The period of Cold War can be considered the time of depression or the time of dramatic progress and changes. As two superpowers competed in all possible domains, it was apparent that athletic fitness and physical training could become the same premises for a competition as the arms race or other areas where some rivalry between the United States of America and the Soviet Union occurred.
As such, Thomas M. Hunt analyzes the rise of competition in the field of physical training, especially in Olympic Games in the period of Cold War. The author claims that the time of Lyndon B. Johnson presidential administration shifted the priorities in the sports national policy and vision of sport rivalry in the United States.
“Addressing the subject in terms of federal initiatives during the 1960s, this article will argue that the years of the Lyndon B. Johnson presidential administration served as an important transition period between competing visions of American sport policy” (Hunt 274).
Though Hunt suggests that vision of the rivalry in sport shifted in the years of Johnson administration, this change had efficient premises and was a matter of time. I believe that the thesis is rather strong though it makes the readers think about other factors that could have contributed to reorganization of the sport policy in the United States.
However, the thesis in this article is well-though and formulated on the basis of an introductory part where the author explains his point of view. For instance, Hunt discussed rivalry between two superpowers in the period of Cold War and inferred from it that sport policy is another area for competition and that the administration of Lyndon B. Johnson contributed greatly to shifts made in physical training policy and vision of the conflict between the Soviet Union and the United States.
Hunt uses reports and facts to support the thesis why I believe that the entire discussion of the topic lacks analysis of other perspectives that could be interesting in this issue. First, the author mentions Kennedy’s attempts to propagate physical fitness as a way to make the mute conflict even more tensed as well as Eisenhower’s vision of the level of physical fitness in the national framework.
As such, Kennedy claimed that “Communist system possesses the vigor and determination necessary to satisfy awakening aspirations for progress” (Hunt 275) which can be treated as a way to make people more ideologically concerned with their physical fitness in order to be ready to reflect the enemy’s ‘aggression’. On the other hand, this fact supports the ideas introduced in the thesis: Cold War period shifted priorities and the nation became more concerned with the rivalry in the domain of sport policy and Olympic Games.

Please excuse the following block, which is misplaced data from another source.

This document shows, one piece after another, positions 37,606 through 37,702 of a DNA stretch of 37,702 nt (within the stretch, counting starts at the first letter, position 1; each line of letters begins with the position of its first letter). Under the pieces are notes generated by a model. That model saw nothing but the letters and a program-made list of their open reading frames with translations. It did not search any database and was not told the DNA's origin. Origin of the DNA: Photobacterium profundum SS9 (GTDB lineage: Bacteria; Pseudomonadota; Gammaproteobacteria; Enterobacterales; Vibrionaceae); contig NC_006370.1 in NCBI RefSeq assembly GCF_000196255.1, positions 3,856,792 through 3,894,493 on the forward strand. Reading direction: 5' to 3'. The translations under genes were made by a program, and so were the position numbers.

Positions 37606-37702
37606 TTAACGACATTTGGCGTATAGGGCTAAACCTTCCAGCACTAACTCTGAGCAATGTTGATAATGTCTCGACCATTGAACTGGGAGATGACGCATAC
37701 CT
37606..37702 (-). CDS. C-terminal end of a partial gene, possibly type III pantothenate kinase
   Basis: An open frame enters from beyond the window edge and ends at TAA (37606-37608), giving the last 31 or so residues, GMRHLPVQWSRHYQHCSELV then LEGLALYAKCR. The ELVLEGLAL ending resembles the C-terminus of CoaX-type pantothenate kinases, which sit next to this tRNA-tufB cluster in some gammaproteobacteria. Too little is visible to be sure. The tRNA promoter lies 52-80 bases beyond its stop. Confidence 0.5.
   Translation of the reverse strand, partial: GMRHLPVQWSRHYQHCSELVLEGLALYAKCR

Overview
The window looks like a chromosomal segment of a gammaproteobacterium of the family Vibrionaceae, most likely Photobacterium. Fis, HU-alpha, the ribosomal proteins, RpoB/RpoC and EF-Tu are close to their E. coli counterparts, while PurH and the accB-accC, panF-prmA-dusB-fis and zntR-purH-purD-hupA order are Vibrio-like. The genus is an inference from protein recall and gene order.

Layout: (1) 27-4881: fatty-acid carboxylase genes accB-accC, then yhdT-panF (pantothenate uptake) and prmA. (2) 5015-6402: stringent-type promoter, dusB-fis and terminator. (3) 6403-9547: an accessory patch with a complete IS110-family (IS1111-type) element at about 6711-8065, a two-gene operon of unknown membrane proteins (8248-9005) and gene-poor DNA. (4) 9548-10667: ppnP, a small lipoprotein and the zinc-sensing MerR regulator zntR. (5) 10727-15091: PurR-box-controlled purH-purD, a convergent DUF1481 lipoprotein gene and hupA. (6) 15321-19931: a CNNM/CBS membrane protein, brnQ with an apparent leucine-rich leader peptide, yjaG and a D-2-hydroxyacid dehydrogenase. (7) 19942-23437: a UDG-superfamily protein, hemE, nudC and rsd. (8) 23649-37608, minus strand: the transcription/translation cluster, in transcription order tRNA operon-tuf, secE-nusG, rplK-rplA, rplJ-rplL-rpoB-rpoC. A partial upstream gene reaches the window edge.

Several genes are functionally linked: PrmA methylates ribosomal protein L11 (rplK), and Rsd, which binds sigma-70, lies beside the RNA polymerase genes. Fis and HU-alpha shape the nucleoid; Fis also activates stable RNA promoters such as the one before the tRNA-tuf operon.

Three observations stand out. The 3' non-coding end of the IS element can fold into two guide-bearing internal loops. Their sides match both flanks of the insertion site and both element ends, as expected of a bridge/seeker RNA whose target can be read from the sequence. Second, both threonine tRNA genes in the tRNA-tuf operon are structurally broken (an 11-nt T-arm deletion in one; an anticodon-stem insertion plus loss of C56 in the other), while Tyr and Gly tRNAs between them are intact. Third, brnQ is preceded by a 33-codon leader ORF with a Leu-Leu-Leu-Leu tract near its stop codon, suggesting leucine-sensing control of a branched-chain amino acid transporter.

The rivalry in physical fitness could also reflect the desires of the nation and its administration to attain superiority and show that the American people can succeed in other areas than technological development and arms race.
Hunt did not discuss broadly rivalry in other domains in terms of failures and victories of each side while other factors could be essential for Johnson administration to bring the concept of physical fitness into a brand-new level. The war in Vietnam was not as effective as the Americans thought it to be and thousands of people were not satisfied with the policies of the President administration to get involved into other military conflicts.
As such, the only way to distract the population from the administration was to give people another enemy to fight against. Consequently, physical fitness concept and sport policies as well as competitions in the international athletic arena became the primary goal of all people whereas this strategy was not more than a mere propaganda.
Two superpowers in the period of Cold War were in the condition of permanent stress and every event was treated as a chance to demonstrate superiority over the rival. The arms race is the most essential domain in which no winner could be while physical fitness and sport competitions became a matter of efforts, propaganda, sacrifice, and many other issues that became important for people who thought about the conflict and believed it necessary to do everything to support their compatriots.
Hunt analyzes the emergence of physical fitness concept and its increasing importance in the period of Cold War which is the strength of the author’s argument while every domain was the ‘field of battle’ and people specializing in different domains were encouraged to perform a labor feat as a means to demonstrate patriotism and loyalty to the country.
In this respect the weakness of the argument is that it could have focused on physical fitness and sport policy as one of numerous displays of the Cold War but not emphasize that the President Johnson and his administration catalyzed desire of the American people to win all the competitions in sport by means of telling them that it is great to develop physical fitness.
The tension apparent for the period of Cold War can be evaluated with regard to achievements in different domains though Hunt attempts to prove that sport policies are the result of shifts in the consciousness of the president administration in the years of Johnson when the matter of physical fitness and victories at the Olympics were considered a feat in the name of the country.
The evidence is rather convincing while many other ideas emerge while reading the article. The author focuses on the sport policies and tries to identify who began the shift in the domain whereas there are other important factors that could have been evaluated in terms of contribution to the development of sport propaganda.
Hunt, Thomas M. “American sport policy and the cultural Cold War: The Lyndon B. Johnson presidential years.” Journal of Sport History, 33.3: 273-297. Print.